|Title||Scaling of Physical Constraints at the Root-Soil Interface to Macroscopic Patterns of Nutrient Retention in Ecosystems.|
|Publication Type||Journal Article|
|Year of Publication||2014|
|Authors||Gerber, S, Brookshire, ENJack|
|Journal||The American Naturalist|
|Pagination||418 - 430|
Abstract Nutrient limitation in terrestrial ecosystems is often accompanied with maintaining a nearly closed vegetation-soil nutrient cycle. The ability to retain nutrients in an ecosystem requires the capacity of the plant-soil system to draw down nutrient levels in soils effectually such that export concentrations in soil solutions remain low. Here we address the physical constraints of plant nutrient uptake that may be limited by the diffusive movement of nutrients in soils, by the uptake at the root/mycorrhizal surface, and from interactions with soil water flow. We derive an analytical framework of soil nutrient transport and uptake and predict levels of plant available nutrient concentration and residence time. Our results, which we evaluate for nitrogen, show that the physical environment permits plants to lower soil solute concentration substantially. Our analysis confirms that plant uptake capacities in soils are considerable, such that water movement in soils is generally too small to significantly erode dissolved plant-available nitrogen. Inorganic nitrogen concentrations in headwater streams are congruent with the prediction of our theoretical framework. Our framework offers a physical-based parameterization of nutrient uptake in ecosystem models and has the potential to serve as an important tool toward scaling biogeochemical cycles from individual roots to landscapes.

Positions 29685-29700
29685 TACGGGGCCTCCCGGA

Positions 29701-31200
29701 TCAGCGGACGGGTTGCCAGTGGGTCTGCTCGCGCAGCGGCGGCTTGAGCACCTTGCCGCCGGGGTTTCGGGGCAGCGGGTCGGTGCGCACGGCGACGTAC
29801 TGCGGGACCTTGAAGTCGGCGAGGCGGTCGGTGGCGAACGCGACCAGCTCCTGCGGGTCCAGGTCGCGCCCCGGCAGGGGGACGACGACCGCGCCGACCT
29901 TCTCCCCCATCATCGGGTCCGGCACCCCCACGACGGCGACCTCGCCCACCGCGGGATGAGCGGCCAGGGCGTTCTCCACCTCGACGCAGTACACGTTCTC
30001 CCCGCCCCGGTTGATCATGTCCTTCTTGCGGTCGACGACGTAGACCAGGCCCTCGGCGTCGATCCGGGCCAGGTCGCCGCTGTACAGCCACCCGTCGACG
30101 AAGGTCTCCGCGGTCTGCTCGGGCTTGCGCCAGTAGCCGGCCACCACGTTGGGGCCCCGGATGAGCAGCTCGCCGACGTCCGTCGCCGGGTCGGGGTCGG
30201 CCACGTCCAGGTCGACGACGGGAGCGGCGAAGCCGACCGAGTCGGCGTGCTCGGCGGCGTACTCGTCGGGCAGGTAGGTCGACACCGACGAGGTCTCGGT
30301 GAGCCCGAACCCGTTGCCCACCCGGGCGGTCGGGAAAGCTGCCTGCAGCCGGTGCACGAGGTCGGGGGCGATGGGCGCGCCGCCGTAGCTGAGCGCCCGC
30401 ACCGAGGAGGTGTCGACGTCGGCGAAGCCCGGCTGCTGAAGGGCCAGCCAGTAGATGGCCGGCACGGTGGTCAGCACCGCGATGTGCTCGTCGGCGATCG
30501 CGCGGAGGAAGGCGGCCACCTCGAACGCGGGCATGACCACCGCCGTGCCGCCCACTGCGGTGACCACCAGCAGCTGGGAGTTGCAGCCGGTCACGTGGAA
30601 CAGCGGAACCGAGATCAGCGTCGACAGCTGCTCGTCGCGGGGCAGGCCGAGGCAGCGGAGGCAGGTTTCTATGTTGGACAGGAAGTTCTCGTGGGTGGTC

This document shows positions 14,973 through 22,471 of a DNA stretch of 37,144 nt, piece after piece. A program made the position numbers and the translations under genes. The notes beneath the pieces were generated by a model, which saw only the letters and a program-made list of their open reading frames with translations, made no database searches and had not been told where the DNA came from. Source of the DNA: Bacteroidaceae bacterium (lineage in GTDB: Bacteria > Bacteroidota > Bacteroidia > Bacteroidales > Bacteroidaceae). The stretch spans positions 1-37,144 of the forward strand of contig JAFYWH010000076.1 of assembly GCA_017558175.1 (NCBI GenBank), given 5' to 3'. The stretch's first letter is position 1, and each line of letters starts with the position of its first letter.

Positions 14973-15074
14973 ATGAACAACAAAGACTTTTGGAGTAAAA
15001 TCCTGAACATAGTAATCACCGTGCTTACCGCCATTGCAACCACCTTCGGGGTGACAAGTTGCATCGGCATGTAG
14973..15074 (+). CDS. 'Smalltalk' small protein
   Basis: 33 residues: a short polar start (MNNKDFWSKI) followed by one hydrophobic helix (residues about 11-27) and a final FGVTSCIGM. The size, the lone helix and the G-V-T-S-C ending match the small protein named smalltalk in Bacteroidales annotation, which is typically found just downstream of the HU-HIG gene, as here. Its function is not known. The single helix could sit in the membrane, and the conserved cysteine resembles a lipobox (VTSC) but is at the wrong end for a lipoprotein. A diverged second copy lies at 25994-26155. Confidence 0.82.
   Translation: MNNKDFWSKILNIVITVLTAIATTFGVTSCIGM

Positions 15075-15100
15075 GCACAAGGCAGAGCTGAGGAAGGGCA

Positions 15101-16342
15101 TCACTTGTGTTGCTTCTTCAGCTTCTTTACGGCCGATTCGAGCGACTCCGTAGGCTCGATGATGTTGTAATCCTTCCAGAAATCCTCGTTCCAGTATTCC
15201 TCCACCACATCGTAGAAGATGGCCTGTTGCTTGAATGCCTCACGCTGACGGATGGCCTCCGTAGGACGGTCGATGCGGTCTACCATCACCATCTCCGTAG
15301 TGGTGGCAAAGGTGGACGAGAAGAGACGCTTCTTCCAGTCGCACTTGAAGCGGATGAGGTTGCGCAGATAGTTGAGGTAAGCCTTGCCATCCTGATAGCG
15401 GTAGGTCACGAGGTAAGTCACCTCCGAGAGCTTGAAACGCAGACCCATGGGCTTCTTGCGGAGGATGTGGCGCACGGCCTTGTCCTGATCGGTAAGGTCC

|Short Title||The American Naturalist|